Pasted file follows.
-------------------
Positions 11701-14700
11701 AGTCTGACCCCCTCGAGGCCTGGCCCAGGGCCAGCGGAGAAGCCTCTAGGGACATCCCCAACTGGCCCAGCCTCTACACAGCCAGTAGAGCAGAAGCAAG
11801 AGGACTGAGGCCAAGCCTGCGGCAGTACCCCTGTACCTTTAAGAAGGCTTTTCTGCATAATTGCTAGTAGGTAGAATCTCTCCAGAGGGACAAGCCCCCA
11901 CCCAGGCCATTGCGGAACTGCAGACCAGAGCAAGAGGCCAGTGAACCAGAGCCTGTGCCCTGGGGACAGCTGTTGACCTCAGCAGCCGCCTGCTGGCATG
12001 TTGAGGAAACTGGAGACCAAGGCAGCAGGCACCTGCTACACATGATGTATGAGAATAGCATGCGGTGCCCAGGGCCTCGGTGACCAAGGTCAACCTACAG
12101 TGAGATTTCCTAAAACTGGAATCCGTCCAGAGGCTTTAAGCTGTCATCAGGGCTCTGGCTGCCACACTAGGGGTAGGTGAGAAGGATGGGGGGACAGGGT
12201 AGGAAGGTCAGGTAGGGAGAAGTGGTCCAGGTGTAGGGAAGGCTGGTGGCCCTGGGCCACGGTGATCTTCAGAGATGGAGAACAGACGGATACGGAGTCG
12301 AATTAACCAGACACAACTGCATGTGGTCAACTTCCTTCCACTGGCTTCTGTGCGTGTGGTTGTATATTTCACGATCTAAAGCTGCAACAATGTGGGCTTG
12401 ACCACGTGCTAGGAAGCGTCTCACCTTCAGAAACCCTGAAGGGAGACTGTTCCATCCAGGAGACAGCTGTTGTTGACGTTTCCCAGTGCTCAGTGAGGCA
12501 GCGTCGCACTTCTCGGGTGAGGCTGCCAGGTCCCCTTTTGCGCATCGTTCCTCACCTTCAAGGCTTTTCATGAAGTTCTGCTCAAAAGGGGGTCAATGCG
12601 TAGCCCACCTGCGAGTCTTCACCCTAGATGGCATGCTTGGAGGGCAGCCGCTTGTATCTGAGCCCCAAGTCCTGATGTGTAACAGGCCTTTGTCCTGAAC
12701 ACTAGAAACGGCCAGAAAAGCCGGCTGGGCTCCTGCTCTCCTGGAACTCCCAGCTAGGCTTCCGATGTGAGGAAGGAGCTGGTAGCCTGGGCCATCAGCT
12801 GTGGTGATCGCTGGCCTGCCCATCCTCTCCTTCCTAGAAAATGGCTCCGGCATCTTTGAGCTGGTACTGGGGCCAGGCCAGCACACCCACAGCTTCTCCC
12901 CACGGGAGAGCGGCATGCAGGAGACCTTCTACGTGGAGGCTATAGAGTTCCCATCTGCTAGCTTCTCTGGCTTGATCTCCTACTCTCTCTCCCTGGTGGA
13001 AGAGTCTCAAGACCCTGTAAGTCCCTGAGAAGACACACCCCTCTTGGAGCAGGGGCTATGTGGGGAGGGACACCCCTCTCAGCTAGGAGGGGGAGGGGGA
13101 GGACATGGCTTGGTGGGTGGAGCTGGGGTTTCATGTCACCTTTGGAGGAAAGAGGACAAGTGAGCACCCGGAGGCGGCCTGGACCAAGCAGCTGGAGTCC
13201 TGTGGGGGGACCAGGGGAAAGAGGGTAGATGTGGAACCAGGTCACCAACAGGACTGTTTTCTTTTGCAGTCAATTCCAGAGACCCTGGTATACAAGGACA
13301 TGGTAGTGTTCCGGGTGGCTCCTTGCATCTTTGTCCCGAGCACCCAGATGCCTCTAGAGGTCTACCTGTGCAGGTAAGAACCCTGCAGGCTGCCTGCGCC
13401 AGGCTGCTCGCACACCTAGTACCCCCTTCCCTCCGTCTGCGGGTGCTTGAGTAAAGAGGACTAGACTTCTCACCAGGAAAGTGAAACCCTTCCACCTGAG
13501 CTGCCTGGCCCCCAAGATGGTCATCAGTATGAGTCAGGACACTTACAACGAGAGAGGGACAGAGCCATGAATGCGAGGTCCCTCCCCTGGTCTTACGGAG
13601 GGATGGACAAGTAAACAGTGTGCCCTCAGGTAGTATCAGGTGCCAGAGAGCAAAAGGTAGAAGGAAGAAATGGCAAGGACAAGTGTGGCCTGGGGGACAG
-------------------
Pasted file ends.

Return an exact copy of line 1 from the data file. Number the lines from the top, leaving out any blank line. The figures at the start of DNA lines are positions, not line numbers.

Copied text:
Positions 11701-14700